Bagbin refers 3 NPP MPs to Privileges Committee for continuous absence
Speaker of Parliament, Alban Bagbin, has referred three members of the House to the Privileges Committee, for their continuous absence in Parliament.
The three are; the Dome-Kwabenya MP, Sarah Adwoa Safo, Ayawaso Central MP, Henry Quartey and Assin Central MP, Kennedy Agyapong. All from the New Patriotic Party (NPP) side of the House.
According to the Speaker, the three legislators have breached the 15-day absence rule, hence his decision to refer them to the Privileges Committee for the necessary actions to be taken.
Delivering his ruling on the floor of Parliament on Tuesday, Mr. Alban Bagbin explained that based on the relevant provisions of the 1992 Constitution and the Standing Orders of Parliament, the named NPP lawmakers are guilty of the absenteeism threshold for Members of Parliament.
“I have accordingly come to the irresistible conclusion that a Member who absents himself or herself from 16 sitting days of Parliament in a particular meeting, without the permission in writing of the Speaker, falls squarely within the ambit of Article 97, clause 1(c) of the 1992 Constitution and Order 16(1) of the Standing Orders of Parliament”, he stated.
Mr. Alban Bagbin also made reference to a previous ruling by the Court of Appeal in 2008, in the case of Professor Stephen Kwaku Asante versus the Attorney-General and three others.
According to him, the Court of Appeal ruled that, “the permission granted by the Speaker for a member to be absent from the proceedings of the House cannot exceed 15 days at any point in time. And that it is unacceptable for Parliament to [give] absence to a member for a period exceeding the 15-day threshold as envisaged under Article 97, clause 1(c) and the Standing Order of Parliament”.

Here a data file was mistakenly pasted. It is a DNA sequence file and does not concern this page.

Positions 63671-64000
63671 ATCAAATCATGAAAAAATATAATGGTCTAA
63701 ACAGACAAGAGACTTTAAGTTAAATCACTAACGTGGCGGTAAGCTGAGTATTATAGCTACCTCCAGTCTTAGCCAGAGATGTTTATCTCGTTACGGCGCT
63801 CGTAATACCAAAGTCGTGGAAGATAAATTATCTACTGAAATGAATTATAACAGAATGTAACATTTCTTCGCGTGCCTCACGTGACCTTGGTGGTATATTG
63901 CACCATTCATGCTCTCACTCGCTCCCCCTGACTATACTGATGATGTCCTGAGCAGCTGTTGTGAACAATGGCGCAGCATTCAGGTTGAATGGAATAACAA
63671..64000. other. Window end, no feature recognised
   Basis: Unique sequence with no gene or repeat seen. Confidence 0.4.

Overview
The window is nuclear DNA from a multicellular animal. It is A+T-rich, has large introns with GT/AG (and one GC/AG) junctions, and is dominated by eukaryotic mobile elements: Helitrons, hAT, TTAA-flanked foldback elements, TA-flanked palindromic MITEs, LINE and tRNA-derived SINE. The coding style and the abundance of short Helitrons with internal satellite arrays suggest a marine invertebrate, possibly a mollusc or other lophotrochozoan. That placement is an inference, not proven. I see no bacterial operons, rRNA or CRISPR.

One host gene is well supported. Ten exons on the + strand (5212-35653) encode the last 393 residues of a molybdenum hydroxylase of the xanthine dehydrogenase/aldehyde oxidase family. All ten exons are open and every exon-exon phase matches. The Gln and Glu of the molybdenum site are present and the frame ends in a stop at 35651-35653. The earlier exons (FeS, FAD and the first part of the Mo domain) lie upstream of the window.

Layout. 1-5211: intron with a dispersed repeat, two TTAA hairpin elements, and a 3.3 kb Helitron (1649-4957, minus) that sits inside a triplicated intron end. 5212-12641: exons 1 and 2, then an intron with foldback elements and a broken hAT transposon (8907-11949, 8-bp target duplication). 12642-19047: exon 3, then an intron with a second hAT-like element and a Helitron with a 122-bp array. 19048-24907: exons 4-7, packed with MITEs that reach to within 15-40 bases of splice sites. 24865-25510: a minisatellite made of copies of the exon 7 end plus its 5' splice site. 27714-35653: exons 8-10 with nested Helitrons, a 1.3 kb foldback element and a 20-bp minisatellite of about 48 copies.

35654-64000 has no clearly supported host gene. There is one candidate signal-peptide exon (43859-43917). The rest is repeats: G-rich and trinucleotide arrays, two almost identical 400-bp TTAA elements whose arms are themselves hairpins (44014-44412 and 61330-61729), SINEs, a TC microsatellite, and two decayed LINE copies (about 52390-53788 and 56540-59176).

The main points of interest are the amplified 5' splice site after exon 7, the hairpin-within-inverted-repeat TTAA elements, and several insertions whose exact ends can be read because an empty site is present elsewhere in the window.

But reacting to this ruling, the Minority Chief Whip, Mohammed Mubarak Muntaka disagreed with the Speaker.
In his opinion, the Speaker cannot on his own accord refer the said Members to the Privileges Committee.
According to the NDC lawmaker, if such a ruling is allowed to prevail, a problematic convention will be created for Parliament.
He, therefore, urged his colleagues on both sides of the divide to rally against the Speaker’s directive concerning the three NPP lawmakers.
“The danger, colleagues, as we sit in this chamber is this; if we allow Speakers to take petitions from outsiders and suo motu, [refer] members of Parliament to it, colleagues, we’ll be doing ourselves a great [disservice].
“Because we will one day get a dictator Speaker who will simply take statements from outsiders and begin to penalise individual members of Parliament. It is on this basis that I call on all of us, to resist the attempt by Mr. Speaker to refer our colleagues to the Privileges Committee”, he stated.
In a related development, the Supreme Court has set April 13, 2022, to deliver its ruling on whether Assin North MP, James Gyakye Quayson, should be stopped from performing Parliamentary duties.
A Cape Coast High Court in July, 2021, nullified the election of Mr. Quayson after it discovered that he owed allegiance to Canada at the time of filing his nominations to contest the polls.
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